My Great Social Experiment

Last Tuesday, Chris (aka the boyfriend) and I took in one of the Red Sox’s last games of the regular season. Earlier that morning, I made the call not to wear one of my Red Sox hats to the game. Now, part of this is because out of the three I own, one is a visor, and this wasn’t visor weather; another is pink, which is no longer “acceptable” to “real” Sox fans (whatever); the third is newer, a bit on the large side for me, and lacks the ponytail opening in the back.

So I decided to wear my Buffalo Bills hat to Fenway Park — two days after the Patriots decided to decimate the Bills 38-7 on their quest to become the NFL’s most annoyingly unbeatable team.

I deemed this “My Great Social Experiment.” Would I elicit sympathy or taunts? Would Red Sox fans be sober enough to notice? Do Bostonians even pay attention to football on weekdays?

My Buffalo Bills hatWhen Chris came to pick me up at work before the game, and he saw me decked out in my Kapler t-shirt and Bills hat, he asked me (rightfully) what the heck I was doing. “Embarking on a social experiment,” I cheerfully pronounced as we made our way out of the office.

“What type of social experiment?”

“I want to see what people’s reactions are to the hat.”

Chris snickered. “Ask you for your address so they can send you sympathy cards.”

Undeterred, we headed over to the park. Our first reaction was in front of Marsh Chapel, when a undergrad girl called out, “Ooh, the Bills! Go Bills! I like the Bills!” Chris then did his “I’m going to walk four steps ahead of you so people don’t think we’re together” move.

My hat didn’t elicit anymore responses until we were in the park getting food and expensive beer. I sat down at a bench after procuring the beer and waiting for Chris to get out of the longer hot dog line. There was two guys and a girl across from me. The girl looked at me and said, “Hey, I’m a Bills fan too.”


“Yep. And these guys,” she gestured to the two guys flanking her, “won’t shut up about Sunday.”

“Oh, yeah,” bragged the one on her right. “Where’s JP to save you guys now?”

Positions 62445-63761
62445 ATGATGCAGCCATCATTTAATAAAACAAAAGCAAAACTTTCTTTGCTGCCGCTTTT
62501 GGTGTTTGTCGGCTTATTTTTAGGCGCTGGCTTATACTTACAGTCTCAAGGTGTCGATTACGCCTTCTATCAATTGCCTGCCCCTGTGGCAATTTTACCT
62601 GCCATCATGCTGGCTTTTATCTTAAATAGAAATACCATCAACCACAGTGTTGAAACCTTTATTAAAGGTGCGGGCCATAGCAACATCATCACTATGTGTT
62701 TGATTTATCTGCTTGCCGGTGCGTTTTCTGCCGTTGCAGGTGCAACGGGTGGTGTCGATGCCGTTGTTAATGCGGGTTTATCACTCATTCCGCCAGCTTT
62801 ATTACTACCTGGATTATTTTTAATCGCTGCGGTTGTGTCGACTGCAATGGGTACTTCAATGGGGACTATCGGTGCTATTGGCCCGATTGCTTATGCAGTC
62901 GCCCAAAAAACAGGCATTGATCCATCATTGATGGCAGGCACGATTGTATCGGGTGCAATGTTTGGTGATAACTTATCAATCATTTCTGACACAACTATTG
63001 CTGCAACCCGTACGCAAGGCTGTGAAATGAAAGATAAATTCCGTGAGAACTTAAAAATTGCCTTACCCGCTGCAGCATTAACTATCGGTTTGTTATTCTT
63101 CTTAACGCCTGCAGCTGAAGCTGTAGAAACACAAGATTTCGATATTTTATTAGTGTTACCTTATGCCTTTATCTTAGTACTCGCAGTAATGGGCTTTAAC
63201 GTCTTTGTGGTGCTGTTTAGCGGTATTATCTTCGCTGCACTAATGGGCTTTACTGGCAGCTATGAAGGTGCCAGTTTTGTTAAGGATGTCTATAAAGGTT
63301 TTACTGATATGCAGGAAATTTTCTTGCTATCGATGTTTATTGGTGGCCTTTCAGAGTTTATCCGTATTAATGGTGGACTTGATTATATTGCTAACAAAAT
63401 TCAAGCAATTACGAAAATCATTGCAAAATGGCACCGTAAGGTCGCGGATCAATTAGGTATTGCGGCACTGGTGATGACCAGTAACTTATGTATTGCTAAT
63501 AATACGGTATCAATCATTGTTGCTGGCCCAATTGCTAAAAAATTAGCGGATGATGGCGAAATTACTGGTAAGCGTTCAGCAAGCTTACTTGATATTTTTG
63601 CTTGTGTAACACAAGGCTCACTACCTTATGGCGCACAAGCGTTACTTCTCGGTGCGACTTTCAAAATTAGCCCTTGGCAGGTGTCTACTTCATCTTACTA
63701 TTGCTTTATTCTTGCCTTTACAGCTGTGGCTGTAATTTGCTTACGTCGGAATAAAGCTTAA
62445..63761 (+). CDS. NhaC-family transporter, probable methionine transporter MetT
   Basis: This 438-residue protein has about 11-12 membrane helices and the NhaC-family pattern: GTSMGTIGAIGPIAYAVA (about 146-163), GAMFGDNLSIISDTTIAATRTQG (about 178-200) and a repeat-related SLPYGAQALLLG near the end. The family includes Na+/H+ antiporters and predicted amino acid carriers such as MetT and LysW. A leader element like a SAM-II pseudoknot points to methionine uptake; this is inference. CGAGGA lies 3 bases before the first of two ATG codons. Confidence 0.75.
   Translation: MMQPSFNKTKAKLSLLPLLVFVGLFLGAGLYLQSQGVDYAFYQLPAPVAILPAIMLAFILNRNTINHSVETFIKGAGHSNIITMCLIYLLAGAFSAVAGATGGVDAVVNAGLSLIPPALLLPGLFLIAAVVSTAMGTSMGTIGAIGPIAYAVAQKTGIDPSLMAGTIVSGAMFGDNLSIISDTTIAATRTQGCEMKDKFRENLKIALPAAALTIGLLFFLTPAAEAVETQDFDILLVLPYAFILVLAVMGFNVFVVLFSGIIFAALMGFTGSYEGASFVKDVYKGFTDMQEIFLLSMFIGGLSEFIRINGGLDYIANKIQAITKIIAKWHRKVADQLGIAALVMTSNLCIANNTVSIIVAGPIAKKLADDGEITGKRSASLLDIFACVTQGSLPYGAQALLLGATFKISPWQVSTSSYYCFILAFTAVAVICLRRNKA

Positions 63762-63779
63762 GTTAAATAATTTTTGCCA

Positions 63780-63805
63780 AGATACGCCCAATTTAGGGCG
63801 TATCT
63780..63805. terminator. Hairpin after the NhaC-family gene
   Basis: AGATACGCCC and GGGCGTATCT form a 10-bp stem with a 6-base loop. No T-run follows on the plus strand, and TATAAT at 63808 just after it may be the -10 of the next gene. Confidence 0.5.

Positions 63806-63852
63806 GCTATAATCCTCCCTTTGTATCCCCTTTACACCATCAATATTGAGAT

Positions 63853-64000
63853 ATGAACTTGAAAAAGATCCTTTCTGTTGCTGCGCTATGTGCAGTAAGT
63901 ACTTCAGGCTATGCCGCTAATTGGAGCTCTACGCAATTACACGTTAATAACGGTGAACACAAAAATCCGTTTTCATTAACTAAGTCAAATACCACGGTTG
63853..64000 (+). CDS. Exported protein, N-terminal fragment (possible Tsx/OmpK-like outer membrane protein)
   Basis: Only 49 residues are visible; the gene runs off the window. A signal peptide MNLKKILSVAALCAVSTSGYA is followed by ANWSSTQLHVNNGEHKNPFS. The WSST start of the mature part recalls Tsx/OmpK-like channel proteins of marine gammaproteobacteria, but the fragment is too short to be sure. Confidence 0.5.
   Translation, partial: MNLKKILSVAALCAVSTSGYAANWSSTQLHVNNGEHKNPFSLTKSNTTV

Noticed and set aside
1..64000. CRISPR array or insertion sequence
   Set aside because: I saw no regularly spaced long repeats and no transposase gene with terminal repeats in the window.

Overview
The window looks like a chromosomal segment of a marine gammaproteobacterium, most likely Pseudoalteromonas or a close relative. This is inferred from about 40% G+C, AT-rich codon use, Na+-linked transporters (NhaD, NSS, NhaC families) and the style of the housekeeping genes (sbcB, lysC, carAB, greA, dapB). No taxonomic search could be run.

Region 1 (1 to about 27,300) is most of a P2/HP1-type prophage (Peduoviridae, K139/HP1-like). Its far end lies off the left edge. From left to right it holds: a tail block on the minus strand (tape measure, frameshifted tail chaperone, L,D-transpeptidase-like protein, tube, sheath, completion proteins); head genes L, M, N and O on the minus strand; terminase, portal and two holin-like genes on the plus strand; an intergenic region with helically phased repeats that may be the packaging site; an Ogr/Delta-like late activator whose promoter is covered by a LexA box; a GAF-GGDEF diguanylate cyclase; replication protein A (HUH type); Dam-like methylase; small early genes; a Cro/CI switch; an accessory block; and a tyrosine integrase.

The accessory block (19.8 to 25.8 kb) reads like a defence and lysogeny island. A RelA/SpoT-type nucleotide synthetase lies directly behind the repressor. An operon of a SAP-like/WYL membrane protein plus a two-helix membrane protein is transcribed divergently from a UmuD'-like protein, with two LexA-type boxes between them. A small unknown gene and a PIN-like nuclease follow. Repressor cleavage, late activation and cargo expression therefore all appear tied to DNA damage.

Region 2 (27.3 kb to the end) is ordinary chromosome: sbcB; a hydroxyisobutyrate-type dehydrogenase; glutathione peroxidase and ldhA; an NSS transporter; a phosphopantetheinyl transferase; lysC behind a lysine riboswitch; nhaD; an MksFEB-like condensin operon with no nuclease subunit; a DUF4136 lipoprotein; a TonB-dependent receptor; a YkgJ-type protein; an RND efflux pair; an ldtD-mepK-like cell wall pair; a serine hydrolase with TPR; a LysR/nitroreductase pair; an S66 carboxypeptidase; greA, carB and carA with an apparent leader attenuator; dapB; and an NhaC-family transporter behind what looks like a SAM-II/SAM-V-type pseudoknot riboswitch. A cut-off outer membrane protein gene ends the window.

“Go Patriots!” drunkingly boasted the other. Then he got serious. “Really, though, it is horrible how many players they’ve lost to injury. They just have some horrible luck.” We all nodded seriously (or as seriously as two drunk guys and their getting there female companion could.) My new friends and I spent a few more minutes discussing that beer should come in Capri Sun like packages at ballparks.

And…I’d love to say I got more reactions, but I didn’t. I guess one would say that the conclusion I could come to would be that Bostonians don’t care about football on the weekdays, but I think it was the combination of beer and the similar colors of the Bills, Patriots and Red Sox. Or that I’m really so short that no one notices me. Yep, that’s probably it.


As you know, the Red Sox went on to win the American League East a few days later, and play their first Divisional series game tomorrow against the Angels of either Los Angeles, Anaheim or both. I keep flip-flopping between thinking that the local media is acting like the Sox have a direct ticket to the World Series and thinking that the sports media is strangely subdued. Channel 5 (our ABC affilate) as we speak, led their 11pm newscast with five minutes of unimportant Sox news, like who will be singing the National Anthem for Game 1 (oh gosh, The Standells are singing the national anthem! The Standells! You know, that studio band who sang a song they didn’t even write about Boston because they had never been to Boston? The song that became Boston’s anthem, despite making the town sound like the puritian but violent heck hole that it is? What a PERFECT choice! Channel 5, you amuse me.) Oh, and now, they are bashing the decision to sit Wakefield. The Channel 5 sports anchor just told us that it is “unfair” and “unfortunate.” Um, last I checked, Mr. Hollahan, you are a sports anchor, not a sports commentator, and I am looking for information, not your opinion. And anyway, had you watched any Red Sox games, you’d realise that Wakefield is old, ineffective, and should have been yanked two innings earlier than he was in any game he played this season. Look, Boston, the guy is old. In Buffalo, when guys are old, they trade them to places like Green Bay, San Diego, Washington and Miami, where they continue to have quiet, mediocre ends to their careers (Don Beebe, Steve Christie, Bruce Smith and Thurman Thomas, I’m looking in your directions.) So do like Ralph Wilson, and trade Wakefield already. Put him out to pasture. Let him fade gently away, until he decides to write a large print hardcover autobiography about him finding G-d especially when playing for the Packers (that time, I’m specifically looking in Don Beebe’s direction. And yes, my father owns his autobiography.) And then you still really won’t remember him all that much.

Oh, and now we’re getting the sports anchor’s Wakefield soapbox again. Hi, really, put that away.


1 Comment

Filed under away teams, Boston MA, Boston Red Sox, Boston TV news, Buffalo Bills, Don Beebe, MLB playoffs, New England Patriots, Rochester NY, Tim Wakefield

One response to “My Great Social Experiment

  1. Pingback: Gus Frerotte’s Continued Career as an NFL Quarterback Makes Me Feel Young « …On Being a Sports Girl

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